competence rather than information!
  • OECD has shown that in most countries a major
    part of aggregate economic growth can be
    explained by changes inside firms in terms of
    innovation and growth.
  • The diffusion of new technology and especially of
    new organisational characteristics is very uneven
    among firms in the same sector and across
    sectors.
  • To enhance the competence and the absorptive
    capacity of firms is a major challenge not
    addressed by standard economics.

9
Economics Skills and competence as commodity
  • Skills are partially tacit and embodied in people
    and organisations - cannot be sold or bought
    separately.
  • Access to skills through hiring, through mergers
    and take-overs and through networking.
  • Labour market dynamics affect skill formation.
  • Knowledge management and the codification issue
  • Underinvestment in skill formation within firms -
    people move on from one firm to the next.
  • Policy issue Competition clause, employee share
    holding (c.f. IPRs) may slow down learning at the
    level of society.

10
Collective versus individual tacit and explicit
knowledge
11
Taxonomy for knowledge (Lundvall and Johnson 1994)
  • Individual competence
  • Know what facts about the world
  • Know why scientific laws in relation to nature
    and society
  • Know how how to use tools and concepts
  • Know who know who knows what and what to do

12
Organisational competence
  • Know WhatShared information - data bases
  • Know WhyShared models of interpretation
    (including company stories)
  • Know HowShared routines
  • Know WhoShared networks

13
Information technology and its impact on the
different kinds of knowledge
  • Know-what in data bases - limits of search
    machines
  • Know-why in global science networks - on the need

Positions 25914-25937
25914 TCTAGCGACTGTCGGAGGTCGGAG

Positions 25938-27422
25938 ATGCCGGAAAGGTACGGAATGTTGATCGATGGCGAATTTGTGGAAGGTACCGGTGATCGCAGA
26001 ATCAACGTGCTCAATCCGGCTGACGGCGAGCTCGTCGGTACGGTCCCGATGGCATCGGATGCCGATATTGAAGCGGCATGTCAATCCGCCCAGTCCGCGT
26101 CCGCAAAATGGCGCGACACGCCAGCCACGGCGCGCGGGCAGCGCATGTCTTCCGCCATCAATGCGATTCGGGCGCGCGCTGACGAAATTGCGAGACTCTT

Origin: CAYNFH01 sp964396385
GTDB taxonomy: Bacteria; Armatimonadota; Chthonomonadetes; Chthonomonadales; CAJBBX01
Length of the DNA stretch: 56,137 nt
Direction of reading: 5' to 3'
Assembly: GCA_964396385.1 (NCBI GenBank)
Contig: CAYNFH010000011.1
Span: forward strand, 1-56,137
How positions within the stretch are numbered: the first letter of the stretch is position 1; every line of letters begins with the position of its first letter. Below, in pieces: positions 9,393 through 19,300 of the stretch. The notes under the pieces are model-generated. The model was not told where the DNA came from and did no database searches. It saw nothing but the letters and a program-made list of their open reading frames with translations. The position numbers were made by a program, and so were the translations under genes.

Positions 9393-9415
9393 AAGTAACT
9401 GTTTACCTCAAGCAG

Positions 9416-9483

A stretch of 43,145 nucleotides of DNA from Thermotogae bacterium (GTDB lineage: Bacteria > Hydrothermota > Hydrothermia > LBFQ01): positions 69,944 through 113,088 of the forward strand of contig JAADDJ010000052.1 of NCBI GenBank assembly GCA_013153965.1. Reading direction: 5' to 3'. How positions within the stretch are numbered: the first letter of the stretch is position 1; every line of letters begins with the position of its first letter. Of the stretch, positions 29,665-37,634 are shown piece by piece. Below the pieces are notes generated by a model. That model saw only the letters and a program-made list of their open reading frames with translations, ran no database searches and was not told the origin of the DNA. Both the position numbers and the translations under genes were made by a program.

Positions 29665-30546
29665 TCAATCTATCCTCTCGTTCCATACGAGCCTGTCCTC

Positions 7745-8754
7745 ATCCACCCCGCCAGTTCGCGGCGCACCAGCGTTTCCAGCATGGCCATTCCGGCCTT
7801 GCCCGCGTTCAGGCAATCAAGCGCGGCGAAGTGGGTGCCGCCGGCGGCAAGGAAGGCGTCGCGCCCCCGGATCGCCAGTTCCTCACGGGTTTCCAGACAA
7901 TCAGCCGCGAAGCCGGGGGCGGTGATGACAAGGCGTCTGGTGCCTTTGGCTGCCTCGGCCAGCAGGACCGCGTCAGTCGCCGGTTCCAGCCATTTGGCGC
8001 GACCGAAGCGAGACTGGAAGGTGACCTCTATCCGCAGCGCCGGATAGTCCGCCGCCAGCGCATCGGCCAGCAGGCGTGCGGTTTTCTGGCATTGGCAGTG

to have absorptive capacity
  • Know-how in expert systems - on the limits of
    skill codification
  • Know-who in registers of firms - on the
    importance of trust and the social dimension.

14
Codification of Tacit Knowledge
  • A transformation of tacit knowledge that makes it
    explicit. Sometimes difficult
  • Write down how you solve a mathematical problem
  • Write down how you prepare the food.
  • Write down how you swim
  • Write down how you make diagnosis of a patient
    Exp. Syst.
  • Write down how you manage the firm - MIS

15
Tacit versus codified knowledge
  • Tacit knowledge
  • Tacit by nature
  • Tacit for economic reasons - too costly to codify
  • Explicit and codified knowledge
  • How much of the knowledge package can be
    codified?
  • How wide is the access to the codified knowledge
    (specialised codes, communities of practise,
    epistemological communities).

16
Tacit versus codified knowledge
  • Know how (biking, swimming but also management
    and research) has always elements of tacit
    knowledge
  • Codification of know-how is always incomplete -
    lack of distinction between more or less complete
    codification.
  • Codification as an economically determined
    activity - a crucial element of knowledge
    management

17
The learning economy concept
  • First introduced in Lundvall nsi-book 1992
  • Developed into hypothesis about speed-up in
    Lundvall Johnson 1994
  • Inspired and supported by labour market analysis
    at OECD 1992-95.
  • The social dimension made explicit 1995
  • Systematic research on learning economy - Testing
    the hypotheses - 1996-
  • Relevance for China and other emerging economies